Remembering Chuck Haibel

Haibel drives a boat and looks across the water. At his Celebration of Life ceremony, his favorite songs, consisting of primarily Jimmy Buffet, were played in his memory.
Haibel drives a boat and looks across the water. At his Celebration of Life ceremony, his favorite songs, consisting of primarily Jimmy Buffet, were played in his memory.
photo by Kirsten Haibel
Charles “Chuck” Haibel’s yearbook photo for the 2023-2024 school year. Haibel taught computer science courses for the last two years at Hagerty before his sudden passing, announced on Jan. 20. (photo by Kirsten Haibel)

Programming fanatic. 

Dog lover. 







These are just some of the roles Charles “Chuck” Haibel played in his 75 years of life. 

Arriving at Hagerty two years ago, Haibel began his teaching career in AP Computer Science and Computer Science Principles classes after a long career as an account executive for healthcare software. Working with software both in sales and as an instructor for night classes in programming at Sanford Middle School, Haibel was a lifelong learner and connoisseur of computer programming—a skill most would not associate with his age demographic. To most, he was an easy-going, friendly face on campus, but to those who really knew him, he was a demonstration of kindness and curiosity.

“We were taking our third quarter exam and I sat at the desk closest to his. I looked up at him and he was just eating the biggest bag of animal crackers. I sort of laughed at him. He looked at me and silently held out the bag behind his computer. I was like ‘Can I take one?’ I got an animal cracker and passed the exam,” senior Ivy Browning, who took Haibel’s AP Computer Science course last year, said.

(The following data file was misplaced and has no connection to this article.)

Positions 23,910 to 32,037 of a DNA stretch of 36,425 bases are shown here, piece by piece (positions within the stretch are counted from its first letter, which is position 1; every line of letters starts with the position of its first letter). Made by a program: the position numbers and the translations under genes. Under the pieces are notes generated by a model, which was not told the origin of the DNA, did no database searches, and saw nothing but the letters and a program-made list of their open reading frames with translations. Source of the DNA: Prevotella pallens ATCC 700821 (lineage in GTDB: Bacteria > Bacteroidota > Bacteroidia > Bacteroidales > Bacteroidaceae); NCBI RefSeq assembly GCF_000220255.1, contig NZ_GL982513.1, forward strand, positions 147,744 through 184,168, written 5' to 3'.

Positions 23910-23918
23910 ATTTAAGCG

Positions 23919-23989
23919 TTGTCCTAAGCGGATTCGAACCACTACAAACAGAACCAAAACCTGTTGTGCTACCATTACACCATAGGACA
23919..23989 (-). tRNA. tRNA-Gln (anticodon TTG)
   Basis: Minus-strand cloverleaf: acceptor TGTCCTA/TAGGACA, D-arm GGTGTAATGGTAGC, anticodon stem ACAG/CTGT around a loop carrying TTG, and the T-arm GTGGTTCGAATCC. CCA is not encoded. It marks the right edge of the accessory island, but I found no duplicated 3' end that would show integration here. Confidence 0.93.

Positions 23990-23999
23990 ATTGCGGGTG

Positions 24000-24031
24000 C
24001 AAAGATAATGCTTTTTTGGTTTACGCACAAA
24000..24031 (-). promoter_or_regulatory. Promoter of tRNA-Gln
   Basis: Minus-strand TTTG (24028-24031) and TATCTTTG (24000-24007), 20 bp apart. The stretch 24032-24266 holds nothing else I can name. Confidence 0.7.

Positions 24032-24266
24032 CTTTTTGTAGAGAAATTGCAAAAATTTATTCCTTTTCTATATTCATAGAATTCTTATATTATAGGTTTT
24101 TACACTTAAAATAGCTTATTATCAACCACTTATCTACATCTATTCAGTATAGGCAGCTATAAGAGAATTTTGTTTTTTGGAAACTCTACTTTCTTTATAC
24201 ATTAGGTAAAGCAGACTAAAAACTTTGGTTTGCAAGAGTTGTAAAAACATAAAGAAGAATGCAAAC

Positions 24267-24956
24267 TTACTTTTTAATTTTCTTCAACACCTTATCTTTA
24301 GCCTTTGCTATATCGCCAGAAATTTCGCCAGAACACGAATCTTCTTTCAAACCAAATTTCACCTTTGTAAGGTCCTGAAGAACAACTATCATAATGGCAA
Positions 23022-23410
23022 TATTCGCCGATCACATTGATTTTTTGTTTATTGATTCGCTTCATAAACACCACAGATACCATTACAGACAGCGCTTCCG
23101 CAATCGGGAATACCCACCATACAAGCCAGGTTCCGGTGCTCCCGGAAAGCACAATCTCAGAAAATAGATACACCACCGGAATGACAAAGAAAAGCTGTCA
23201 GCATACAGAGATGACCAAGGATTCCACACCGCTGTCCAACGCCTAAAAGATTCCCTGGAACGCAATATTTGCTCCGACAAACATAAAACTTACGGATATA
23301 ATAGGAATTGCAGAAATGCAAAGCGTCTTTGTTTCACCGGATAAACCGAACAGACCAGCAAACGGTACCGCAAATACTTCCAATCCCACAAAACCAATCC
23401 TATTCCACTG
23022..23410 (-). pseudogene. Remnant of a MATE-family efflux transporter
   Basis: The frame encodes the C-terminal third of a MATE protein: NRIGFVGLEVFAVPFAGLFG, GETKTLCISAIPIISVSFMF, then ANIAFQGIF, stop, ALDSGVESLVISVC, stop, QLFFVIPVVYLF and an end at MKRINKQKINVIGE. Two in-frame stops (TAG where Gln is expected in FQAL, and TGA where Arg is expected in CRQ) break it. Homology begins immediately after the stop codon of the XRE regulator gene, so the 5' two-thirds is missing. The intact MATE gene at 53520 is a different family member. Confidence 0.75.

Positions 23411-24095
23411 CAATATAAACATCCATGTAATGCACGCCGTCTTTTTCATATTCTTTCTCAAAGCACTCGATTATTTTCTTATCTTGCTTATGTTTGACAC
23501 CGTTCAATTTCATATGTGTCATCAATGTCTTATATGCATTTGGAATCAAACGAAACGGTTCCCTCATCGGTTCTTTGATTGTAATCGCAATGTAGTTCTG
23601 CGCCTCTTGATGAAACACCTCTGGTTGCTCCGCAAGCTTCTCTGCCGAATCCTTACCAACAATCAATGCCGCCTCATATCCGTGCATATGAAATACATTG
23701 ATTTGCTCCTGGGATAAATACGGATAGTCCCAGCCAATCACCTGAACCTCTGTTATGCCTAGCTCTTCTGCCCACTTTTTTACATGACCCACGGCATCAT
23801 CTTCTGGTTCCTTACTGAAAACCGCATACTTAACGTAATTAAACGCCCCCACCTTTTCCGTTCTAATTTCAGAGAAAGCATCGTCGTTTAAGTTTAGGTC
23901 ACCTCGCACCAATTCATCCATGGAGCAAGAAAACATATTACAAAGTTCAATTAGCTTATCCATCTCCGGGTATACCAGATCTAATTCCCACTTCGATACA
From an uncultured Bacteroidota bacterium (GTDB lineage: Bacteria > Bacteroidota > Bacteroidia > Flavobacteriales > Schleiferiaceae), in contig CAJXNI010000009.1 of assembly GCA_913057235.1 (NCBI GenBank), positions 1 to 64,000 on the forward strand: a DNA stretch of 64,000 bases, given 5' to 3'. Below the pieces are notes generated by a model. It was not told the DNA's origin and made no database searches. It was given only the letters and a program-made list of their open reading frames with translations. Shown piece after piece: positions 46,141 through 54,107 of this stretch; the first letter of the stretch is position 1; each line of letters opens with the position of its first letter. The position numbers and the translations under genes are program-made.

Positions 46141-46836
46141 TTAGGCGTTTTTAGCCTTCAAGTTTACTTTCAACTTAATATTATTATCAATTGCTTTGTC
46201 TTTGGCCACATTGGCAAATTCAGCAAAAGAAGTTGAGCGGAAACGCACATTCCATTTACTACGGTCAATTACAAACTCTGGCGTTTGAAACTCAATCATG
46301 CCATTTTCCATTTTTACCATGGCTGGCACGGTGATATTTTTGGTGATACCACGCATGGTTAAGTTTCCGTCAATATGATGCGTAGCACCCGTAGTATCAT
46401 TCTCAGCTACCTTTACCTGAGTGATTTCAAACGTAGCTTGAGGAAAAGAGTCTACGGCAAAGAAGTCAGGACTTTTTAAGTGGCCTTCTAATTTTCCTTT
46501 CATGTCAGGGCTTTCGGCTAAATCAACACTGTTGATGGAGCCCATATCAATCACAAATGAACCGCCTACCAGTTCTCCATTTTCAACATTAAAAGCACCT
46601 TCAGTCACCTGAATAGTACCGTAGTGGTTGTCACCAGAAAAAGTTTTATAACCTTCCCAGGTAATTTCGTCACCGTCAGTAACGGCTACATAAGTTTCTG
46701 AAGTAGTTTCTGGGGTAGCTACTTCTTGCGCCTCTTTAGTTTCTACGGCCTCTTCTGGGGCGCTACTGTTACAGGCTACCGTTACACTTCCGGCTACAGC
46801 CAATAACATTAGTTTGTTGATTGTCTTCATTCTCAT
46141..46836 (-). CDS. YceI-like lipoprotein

The announcement
Haibel poses with his John Deere. This photo was displayed at Haibel’s Celebration of Life ceremony on Jan. 27. (photo by Kirsten Haibel)

Principal Robert Frasca sent an email notifying students, staff and parents of Haibel’s passing on Jan. 20, and the community shared in the confusion and shock. For senior Aidan Priore, who took Haibel’s Computer Science Principles class sophomore year, Haibel was more than a teacher. In addition to teaching, Haibel acted as the sponsor for the Programming Club, which Priore runs as president. Priore, who met with Haibel at least once a week after school with the Programming Club, recalled emailing him up to the day before Frasca sent out the announcement.

So, when Priore learned of Haibel’s passing the next day while driving on the highway, his anxiety “went through the roof.”

“Honestly, I didn’t think that it existed or really happened. [I thought] I heard it wrong,” Priore said. “Even when I made an announcement to the Programming Club, I had to recheck to make sure I wasn’t going crazy.”

Like Priore, Frasca was informed of Haibel’s passing by the SCPS Assistant Superintendent of High Schools at an unfortunate time, as he walked into the school theater program’s spring production.

It is hard to lose someone on campus. As a principal, I also had a million things running through my mind as I was trying to figure out all of the things that I would need to do to prepare my campus and community for the news,” Frasca said.

Dealing with the loss of a colleague is difficult, but the added responsibilities of leading a campus in grief can be even more challenging. For Frasca, he tried to keep his focus on the staff members and students who would need his support.

Honestly, I didn’t think that it existed or really happened. [I thought] I heard it wrong.

— Aidan Priore, Programming Club president and former student